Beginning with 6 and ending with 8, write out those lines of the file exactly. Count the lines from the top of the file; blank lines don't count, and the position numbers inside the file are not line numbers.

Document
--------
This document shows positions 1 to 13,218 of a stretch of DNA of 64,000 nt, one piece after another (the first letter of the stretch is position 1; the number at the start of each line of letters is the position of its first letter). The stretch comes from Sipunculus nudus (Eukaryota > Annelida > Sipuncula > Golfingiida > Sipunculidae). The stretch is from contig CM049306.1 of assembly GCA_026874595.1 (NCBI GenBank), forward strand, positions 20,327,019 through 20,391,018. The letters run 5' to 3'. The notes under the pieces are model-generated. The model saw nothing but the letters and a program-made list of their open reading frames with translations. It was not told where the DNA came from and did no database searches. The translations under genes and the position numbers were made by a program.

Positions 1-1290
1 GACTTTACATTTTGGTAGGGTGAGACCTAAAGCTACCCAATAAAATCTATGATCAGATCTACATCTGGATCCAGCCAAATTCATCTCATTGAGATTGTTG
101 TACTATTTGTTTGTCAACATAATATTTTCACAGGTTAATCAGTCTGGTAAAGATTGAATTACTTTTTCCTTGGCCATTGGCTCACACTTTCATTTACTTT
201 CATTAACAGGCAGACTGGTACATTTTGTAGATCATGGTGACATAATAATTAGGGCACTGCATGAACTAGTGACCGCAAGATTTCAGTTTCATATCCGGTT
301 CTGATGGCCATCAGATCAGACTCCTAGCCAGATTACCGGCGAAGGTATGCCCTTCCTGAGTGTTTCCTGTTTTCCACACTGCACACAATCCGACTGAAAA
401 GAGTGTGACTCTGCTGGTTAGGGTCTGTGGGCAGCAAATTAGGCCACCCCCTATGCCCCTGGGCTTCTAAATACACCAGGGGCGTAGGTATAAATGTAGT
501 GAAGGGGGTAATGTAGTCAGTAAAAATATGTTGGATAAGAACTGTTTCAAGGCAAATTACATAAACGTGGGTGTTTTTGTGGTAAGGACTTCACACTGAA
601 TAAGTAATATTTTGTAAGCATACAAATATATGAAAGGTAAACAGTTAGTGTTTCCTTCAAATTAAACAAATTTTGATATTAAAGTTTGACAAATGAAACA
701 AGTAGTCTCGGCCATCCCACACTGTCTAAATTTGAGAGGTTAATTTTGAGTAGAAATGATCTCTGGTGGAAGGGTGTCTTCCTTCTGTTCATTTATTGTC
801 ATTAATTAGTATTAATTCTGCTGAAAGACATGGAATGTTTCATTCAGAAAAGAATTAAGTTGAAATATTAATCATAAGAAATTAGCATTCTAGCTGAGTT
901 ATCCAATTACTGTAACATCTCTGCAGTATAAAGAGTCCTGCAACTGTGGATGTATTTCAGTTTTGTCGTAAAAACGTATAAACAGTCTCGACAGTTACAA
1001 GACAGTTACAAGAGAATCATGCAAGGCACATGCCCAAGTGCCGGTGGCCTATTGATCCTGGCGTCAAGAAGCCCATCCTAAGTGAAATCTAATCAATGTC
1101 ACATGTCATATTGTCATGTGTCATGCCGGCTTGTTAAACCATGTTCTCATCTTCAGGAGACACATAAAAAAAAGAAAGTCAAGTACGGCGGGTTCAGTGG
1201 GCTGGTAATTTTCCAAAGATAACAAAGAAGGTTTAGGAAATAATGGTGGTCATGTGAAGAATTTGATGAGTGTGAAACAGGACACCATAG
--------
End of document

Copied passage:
301 CTGATGGCCATCAGATCAGACTCCTAGCCAGATTACCGGCGAAGGTATGCCCTTCCTGAGTGTTTCCTGTTTTCCACACTGCACACAATCCGACTGAAAA
401 GAGTGTGACTCTGCTGGTTAGGGTCTGTGGGCAGCAAATTAGGCCACCCCCTATGCCCCTGGGCTTCTAAATACACCAGGGGCGTAGGTATAAATGTAGT
501 GAAGGGGGTAATGTAGTCAGTAAAAATATGTTGGATAAGAACTGTTTCAAGGCAAATTACATAAACGTGGGTGTTTTTGTGGTAAGGACTTCACACTGAA